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The Meitei (also Meetei, Meithei, Manipuri) people are the majority ethnic group of Manipur,[1] a northeastern state of India.[1] Meitei is an endonym or autonym while Manipuri is an exonym. They primarily settle in the central plain region of Manipur. A significant population of the Meitei also are settled in domestic neighboring states such as Assam,[2] Meghalaya[3] and Tripura. They have also settled in Bangladesh[4] and Myanmar.[5]

Meitei, Meetei
Manipuri girls.jpg
Meitei girls in traditional attire
Total population
2 Million approx
Regions with significant populations
Manipur, Assam, Tripura, Meghalaya, Myanmar, Bangladesh, Nagaland and Mizoram
Hinduism, Sanamahism, Christianity, Islam, Buddhism
Related ethnic groups
Nagas, Tangkhul, Kuki, Tai Ahom, Burmese, Shan, Angami Naga, Komhrem, Tripuri, Shan, Tai, Karen, Other Indigenous Assamese people, Pangal

The Meitei people are made up of seven major clans, known as Salai Taret.[6] Their written history has been documented to 1445 BC.[7]



The general feature of a Meitei looks like a Mongoloid but ethnologist have observed that Meitei have great diversity and among them are found traces of Aryan race.[8] This incident is traced back in medieval age when Aryans passed through Manipur to penetrate Burma.[9]


The Meitei people speak Meitei (Meiteilon), a Tibeto-Burman language. It's also known as Manipuri. Meitei is one of the officially recognized languages of India which got included in the Eighth Schedule to the Constitution of India in 1992.[10]

Historically, Meitei is written in their indigenous Meitei Mayek script[11] until it was replaced forcefully by Bengali Script in the early 18th century,[12] however the revival of the Meitei script started in 20th century and slowly it is taking back its place from the Bengali Script.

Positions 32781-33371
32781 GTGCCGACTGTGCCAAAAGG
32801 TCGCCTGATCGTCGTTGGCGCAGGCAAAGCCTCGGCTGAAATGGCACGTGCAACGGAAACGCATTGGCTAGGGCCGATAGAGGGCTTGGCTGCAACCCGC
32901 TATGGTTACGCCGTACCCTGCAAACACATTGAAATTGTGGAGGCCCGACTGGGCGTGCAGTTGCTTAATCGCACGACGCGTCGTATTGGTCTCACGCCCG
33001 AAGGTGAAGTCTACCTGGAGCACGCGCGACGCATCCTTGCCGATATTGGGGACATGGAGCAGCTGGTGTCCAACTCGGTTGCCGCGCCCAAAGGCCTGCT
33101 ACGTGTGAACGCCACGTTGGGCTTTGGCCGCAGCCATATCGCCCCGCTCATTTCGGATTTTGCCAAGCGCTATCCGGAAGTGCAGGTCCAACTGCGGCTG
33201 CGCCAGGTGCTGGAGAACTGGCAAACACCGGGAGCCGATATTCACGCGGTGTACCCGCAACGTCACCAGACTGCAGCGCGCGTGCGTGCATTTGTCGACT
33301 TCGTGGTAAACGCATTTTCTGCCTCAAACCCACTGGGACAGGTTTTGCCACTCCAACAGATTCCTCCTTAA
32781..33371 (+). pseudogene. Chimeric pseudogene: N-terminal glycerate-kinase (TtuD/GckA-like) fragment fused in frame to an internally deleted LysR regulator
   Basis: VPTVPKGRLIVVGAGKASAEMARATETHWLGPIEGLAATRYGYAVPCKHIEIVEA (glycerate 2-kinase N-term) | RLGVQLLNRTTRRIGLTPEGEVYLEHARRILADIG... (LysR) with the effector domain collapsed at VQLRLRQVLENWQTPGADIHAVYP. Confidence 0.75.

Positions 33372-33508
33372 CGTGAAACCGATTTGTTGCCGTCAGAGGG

Kinship systemEdit

For the domestic group called Kinship, Meiteis reckon relationship both through affinal and consanguineal relationship. The Meitei word for kin is mari mata and the relationship mari-mata thoknaba literally means, to have relationship. Schematically, there are two types of kinship ( Mari-mata) 1. Luhonglaga thok naba mari (affinal relation) 2. Ee-gi mari leinaba (Consanguineal relation) Meitei kinship is classified at the kin system (Yek-salai), then at lineage (Sagei) and finally at the family level (imung manung). The bulk of Meitei population is divided into seven clans: Mangang, Luwang, Khuman, Angom, Moirang, Khaba-Nganba, and (Chenglei)Sarang-Leishangthem. Under which there are many sageis. However,Meitei Bamons do not fall under the rubic of Yek -Salai. The kinship terms in Meitei are unilineal, patrilineal and patrilocal. Meitei kinship terms are classificatory with an exception of some descriptive terms. There are only four descriptive kin terms in Meiteilon. They are: 1. ima ‘mother’ 2. ipa ‘father’ 3. iku/ikubok ‘father-in-law’, 4. inem/inembok ‘mother-in-law’



Pre-colonial periodEdit

Before the arrival of European (mostly British) colonialism in South Asia, there had been many tribal wars in Nagaland and Manipur, persecution and raids from Burma by Burmese army on Meitei people and others in India's northeast region. The meitei kings succeeded in defending their territory ultimately.[13][1]

Colonial periodEdit

Since Indian independenceEdit

The Meitei ethnic group,[14] represents about 53% of the population of India's Manipur state.


Lai haraoba Dance
Raslila in Manipuri Dance style

Most of the rich culture of Manipur can be credited to the Meiteis. Since ancient times the valley region of Manipur was trading crossroads between India and Myanmar and gradually the valley portion of Manipur became the melting pot of Indo-Burman culture. The famous Manipuri dance form had its roots from the Lai Haraoba dance form.


The Manipuri Martial art form Thang-ta is a combative sport which had its origin from the meitei knights during the kings rule. It involves various fighting techniques with swords and spears.